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Large tin monosulfide crystal opens pathway for next generation solar cells — ScienceDaily


Tin monosulfide (SnS) is a promising material used for next generation solar cells because of its nontoxic characteristics and abundance, in addition to its excellent photovoltaic properties. Sakiko Kawanishi and Issei Suzuki led a team that has succeeded in growing large single crystals of SnS, which can provide a pathway for the fabrication of SnS solar cells with a high conversion efficiency.

A p-n homojunction, which consists of p-type and n-type SnS, is key to obtaining SnS solar cells with high efficiency. The manufacturing of such solar cells has until now proved difficult due to the complexity of fabricating n-type SnS in contrast to the easily fabricable p-type SnS.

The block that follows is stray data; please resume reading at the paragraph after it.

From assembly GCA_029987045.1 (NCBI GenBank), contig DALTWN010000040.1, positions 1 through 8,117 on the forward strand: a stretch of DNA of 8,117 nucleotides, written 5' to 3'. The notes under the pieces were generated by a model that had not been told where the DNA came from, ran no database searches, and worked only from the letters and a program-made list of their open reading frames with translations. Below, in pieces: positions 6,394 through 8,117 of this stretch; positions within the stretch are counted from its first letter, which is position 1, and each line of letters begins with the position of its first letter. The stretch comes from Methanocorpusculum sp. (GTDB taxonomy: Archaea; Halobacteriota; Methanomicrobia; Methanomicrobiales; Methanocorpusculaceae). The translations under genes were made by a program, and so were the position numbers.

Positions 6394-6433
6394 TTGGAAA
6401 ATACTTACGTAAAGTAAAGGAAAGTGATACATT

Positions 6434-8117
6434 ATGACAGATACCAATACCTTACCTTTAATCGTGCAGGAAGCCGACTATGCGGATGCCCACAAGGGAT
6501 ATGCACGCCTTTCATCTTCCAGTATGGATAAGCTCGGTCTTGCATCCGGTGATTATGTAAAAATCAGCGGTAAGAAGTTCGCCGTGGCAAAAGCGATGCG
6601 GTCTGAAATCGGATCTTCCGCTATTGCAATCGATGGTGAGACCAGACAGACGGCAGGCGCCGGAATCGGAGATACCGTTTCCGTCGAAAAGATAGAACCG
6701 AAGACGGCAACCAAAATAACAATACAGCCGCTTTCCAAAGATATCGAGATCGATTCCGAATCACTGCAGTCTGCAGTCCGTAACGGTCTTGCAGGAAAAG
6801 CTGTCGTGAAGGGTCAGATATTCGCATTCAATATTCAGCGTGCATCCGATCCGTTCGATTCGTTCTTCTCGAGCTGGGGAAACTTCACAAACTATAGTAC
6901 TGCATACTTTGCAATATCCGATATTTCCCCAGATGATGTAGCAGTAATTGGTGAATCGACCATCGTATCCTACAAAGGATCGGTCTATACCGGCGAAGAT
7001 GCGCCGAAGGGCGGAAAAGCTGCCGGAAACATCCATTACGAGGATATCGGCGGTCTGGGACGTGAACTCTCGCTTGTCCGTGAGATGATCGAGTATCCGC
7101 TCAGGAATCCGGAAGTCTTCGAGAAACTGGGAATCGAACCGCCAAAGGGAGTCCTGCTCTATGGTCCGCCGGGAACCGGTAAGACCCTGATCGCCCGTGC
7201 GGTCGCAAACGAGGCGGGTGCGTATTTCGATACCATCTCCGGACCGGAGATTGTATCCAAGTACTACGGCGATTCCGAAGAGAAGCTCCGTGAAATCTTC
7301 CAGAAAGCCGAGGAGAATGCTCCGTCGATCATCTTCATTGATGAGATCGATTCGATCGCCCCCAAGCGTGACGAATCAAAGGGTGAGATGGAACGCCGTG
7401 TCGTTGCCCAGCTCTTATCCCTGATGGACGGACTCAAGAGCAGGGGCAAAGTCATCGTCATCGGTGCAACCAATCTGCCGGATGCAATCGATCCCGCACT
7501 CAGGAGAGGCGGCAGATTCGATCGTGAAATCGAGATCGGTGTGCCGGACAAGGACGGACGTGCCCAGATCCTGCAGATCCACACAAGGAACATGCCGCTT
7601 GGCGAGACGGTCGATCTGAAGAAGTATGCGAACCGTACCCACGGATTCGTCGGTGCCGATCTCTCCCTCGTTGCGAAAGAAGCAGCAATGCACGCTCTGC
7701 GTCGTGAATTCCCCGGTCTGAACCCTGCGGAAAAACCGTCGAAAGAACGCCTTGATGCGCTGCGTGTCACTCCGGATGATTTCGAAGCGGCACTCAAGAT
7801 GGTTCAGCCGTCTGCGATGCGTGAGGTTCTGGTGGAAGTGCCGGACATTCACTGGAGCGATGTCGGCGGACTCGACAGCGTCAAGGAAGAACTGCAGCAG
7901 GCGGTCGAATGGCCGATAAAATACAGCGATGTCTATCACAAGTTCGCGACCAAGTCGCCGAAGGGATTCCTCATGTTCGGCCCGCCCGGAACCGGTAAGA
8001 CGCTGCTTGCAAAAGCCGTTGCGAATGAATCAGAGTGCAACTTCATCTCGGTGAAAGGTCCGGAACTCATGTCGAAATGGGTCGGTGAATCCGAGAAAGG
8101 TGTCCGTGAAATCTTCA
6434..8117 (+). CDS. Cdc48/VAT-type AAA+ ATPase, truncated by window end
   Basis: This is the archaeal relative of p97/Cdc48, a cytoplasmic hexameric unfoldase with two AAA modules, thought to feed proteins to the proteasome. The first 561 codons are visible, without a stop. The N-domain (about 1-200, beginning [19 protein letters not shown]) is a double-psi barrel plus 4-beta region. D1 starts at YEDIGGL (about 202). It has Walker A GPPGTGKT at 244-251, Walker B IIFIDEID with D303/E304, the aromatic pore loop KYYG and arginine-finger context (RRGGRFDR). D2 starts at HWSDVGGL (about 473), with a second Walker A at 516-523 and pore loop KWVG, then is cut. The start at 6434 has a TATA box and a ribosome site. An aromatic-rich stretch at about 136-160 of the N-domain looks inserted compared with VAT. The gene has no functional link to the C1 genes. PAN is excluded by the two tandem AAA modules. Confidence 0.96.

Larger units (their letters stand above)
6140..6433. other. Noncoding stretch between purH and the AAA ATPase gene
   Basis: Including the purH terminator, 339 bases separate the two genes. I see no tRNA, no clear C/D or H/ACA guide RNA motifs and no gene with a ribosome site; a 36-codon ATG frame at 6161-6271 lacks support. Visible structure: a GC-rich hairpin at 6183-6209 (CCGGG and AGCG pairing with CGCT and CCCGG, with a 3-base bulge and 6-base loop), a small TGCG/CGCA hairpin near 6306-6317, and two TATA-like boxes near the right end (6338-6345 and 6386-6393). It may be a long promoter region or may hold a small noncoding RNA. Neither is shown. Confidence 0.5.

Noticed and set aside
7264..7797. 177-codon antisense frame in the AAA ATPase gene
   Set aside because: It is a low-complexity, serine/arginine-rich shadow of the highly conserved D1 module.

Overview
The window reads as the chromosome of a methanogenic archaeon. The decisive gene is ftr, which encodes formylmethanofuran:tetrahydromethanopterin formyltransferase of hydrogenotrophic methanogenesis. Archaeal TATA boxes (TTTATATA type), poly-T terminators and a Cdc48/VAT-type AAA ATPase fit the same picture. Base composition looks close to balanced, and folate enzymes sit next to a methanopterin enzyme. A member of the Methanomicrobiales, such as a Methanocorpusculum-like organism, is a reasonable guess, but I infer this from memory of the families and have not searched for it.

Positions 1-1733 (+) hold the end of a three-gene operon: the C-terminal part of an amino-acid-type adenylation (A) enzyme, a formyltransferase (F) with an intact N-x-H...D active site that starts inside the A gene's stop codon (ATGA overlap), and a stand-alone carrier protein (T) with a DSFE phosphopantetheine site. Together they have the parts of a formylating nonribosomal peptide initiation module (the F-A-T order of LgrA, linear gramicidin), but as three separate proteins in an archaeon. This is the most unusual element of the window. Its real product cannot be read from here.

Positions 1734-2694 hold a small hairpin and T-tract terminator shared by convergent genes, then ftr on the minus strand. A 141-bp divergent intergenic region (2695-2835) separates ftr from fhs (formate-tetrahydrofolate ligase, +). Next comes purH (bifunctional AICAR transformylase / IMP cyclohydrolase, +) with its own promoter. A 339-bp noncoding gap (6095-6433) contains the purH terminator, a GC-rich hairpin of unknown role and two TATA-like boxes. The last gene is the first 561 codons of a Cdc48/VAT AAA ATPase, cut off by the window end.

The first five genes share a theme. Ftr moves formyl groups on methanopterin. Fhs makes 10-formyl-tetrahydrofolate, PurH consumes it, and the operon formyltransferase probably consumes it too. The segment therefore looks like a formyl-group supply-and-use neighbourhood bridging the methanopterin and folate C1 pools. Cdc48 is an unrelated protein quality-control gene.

To solve the problem, the team designed an original feed composition used for the flux growth of SnS crystals. This is something that had not been successfully trialed before. A dramatic change appeared in the grown crystals by halogen addition, that is, enlargement of the crystal size to a maximum 24 mm in width, in addition to including an n-type conduction characteristic. The larger crystals lower the stakes of trial manufacturing the SnS solar cells with p-n homojunction, which accelerates the development for practical application.

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Materials provided by Tohoku University. Note: Content may be edited for style and length.



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